Walmart is testing a new store design.
In a blog post on Thursday, VP of marketing, store design, innovation, and experience Alvis Washington explained that the Bentonville, Ark.-based company has unveiled a new store experience in its incubator location, Store 4108 in Springdale, Ark.
“In today’s omnichannel world, customers still want to experience – touch, feel and try – items,” Washington wrote. “So, we’re now aiming to make customers feel wowed and proud when they shop with us. We’re using powerful design elements to show off amazing products that wow our customers, and when they see the value, they are proud of their choice and purchase.”
According to Washington, the new redesign aims to “amplify the physical, human, and digital design elements” in its stores to “elevate” the shopping experience. Physical elements include new lighting, space enhancements, dynamic displays and more. Walmart’s visual merchandising team have worked on highlighting brands in new ways with the use of shop-in-shops across owned and national brands — just like traditional department stores. Washington also said that the retailer has strategically placed QR codes and digital screens around the store to activate the customer on their mobile devices.
This news comes as the retailer announced its first phase of its store redesign efforts in 2020, which focused on navigation and wayfinding. Washington stated that the company now has close to 1,000 stores renovated with the new 2020 design.
The big-box chain first announced in Sept. 2020 that it was redesigning its stores with hopes to better integrate its brick-and-mortar, online and mobile experiences for shoppers. At the center of the overhaul is the company’s namesake app, which can now help customers navigate aisles and sections to find exactly what products they’re searching for in stores.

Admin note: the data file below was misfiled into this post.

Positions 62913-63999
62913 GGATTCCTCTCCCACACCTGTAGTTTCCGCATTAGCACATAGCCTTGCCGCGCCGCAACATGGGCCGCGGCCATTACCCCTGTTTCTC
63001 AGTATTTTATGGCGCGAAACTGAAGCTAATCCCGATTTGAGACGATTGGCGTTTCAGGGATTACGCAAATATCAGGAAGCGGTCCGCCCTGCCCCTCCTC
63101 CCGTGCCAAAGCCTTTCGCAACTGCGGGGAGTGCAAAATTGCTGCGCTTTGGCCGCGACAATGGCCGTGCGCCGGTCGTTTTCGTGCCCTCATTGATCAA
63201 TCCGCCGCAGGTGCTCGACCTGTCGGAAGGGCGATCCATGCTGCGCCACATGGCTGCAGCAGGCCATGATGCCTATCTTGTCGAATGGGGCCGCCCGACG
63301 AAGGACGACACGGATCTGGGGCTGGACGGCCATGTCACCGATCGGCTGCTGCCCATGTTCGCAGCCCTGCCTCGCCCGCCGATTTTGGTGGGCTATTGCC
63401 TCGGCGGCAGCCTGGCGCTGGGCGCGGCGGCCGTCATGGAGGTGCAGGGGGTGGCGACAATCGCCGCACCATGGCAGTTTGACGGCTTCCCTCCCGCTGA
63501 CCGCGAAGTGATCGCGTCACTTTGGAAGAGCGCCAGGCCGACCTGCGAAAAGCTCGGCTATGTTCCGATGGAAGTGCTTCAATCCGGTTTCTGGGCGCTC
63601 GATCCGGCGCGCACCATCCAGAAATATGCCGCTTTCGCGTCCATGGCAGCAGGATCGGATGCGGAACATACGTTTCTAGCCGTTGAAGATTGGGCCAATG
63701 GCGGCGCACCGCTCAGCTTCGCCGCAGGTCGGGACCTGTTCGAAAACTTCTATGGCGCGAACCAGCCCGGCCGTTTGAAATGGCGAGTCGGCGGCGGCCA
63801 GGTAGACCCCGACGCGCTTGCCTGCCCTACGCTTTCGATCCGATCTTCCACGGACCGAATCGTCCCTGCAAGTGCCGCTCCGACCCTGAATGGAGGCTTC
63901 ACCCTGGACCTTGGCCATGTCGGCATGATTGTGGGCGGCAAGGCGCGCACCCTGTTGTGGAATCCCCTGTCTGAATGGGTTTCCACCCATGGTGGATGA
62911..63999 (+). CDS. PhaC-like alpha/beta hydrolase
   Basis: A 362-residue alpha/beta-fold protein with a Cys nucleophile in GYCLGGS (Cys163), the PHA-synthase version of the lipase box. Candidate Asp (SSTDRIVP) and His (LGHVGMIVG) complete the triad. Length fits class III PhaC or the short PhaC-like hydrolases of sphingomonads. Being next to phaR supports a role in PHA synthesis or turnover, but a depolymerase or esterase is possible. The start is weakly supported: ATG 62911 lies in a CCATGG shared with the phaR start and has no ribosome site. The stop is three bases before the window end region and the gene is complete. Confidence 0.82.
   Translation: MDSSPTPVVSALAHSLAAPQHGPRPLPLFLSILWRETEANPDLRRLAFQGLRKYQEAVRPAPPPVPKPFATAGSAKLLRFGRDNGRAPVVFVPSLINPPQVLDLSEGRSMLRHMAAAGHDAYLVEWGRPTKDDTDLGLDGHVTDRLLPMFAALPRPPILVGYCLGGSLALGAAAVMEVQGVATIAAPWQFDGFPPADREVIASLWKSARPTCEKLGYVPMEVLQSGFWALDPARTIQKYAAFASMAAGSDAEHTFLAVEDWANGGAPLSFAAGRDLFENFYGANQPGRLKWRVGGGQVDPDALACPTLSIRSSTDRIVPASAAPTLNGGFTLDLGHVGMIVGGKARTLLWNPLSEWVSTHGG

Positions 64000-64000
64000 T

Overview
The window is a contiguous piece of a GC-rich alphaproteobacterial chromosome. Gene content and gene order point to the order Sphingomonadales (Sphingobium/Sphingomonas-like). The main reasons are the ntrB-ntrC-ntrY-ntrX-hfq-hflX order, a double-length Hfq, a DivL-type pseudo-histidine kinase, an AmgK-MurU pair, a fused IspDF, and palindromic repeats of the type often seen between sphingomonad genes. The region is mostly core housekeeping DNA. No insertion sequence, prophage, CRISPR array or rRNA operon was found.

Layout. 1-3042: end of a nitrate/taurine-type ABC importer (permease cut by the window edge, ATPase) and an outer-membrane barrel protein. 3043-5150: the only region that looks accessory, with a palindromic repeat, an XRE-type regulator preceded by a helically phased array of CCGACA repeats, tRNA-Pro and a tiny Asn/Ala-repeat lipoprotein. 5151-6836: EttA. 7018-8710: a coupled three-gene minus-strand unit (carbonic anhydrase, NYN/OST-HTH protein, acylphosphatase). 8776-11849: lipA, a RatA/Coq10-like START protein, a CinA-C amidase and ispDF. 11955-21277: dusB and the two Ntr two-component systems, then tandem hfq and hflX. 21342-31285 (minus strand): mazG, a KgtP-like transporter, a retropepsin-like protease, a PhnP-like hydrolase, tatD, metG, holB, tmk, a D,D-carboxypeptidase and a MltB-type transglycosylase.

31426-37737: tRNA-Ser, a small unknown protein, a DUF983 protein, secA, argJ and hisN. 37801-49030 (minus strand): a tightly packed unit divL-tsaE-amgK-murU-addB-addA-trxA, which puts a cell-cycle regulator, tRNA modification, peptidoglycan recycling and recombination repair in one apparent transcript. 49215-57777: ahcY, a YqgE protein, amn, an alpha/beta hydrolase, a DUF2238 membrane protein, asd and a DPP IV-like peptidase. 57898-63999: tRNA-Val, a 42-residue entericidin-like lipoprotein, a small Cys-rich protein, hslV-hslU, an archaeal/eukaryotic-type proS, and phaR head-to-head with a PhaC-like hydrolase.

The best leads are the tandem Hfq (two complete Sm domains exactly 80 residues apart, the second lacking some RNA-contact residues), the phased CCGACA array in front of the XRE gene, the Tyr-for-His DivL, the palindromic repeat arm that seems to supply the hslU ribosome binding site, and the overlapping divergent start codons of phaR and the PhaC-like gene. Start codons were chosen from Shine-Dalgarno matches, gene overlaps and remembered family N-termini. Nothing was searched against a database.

In a blog post at the time, EVP and chief customer officer Janey Whiteside explained that the Bentonville, Ark.-based company was inspired by airport layouts: Bold signage greets shoppers both inside and outside outposts, while a store directory guides guests through the retailer’s dedicated in-store sections for electronics, toys, baby products and more.
“Developed through a customer-centric lens, the design creates an elevated experience that appeals to shoppers through a sleek design aesthetic, a layout that spotlights products and an end-to-end digital navigation that guides customers throughout their journeys,” Whiteside said. “By creating a system that acknowledges our app navigation from beginning to end, we create an optimized omni-experience for both customers and associates.”
The locations feature self-checkout kiosks, as well as contactless payment solutions, including Walmart Pay, to limit contact between workers and customers amid the coronavirus pandemic. Select units will also have the company’s “Scan & Go” service available to shoppers.
Throughout 2020, Walmart planed to roll out the redesign to 200 Supercenters, plus some Health Centers and Neighborhood Markets. It expects that a total of 1,000 outposts — out of its 4,500 locations in the United States — will be redone by the end of the 2021 fiscal year.
“We’re always listening to our customers and innovating our in-store, online and mobile experiences to meet and exceed their expectations,” Whiteside shared. “We want their time with us to be enjoyable, and we’re working hard to create ways for them easily toggle between shopping channels — or use them together.”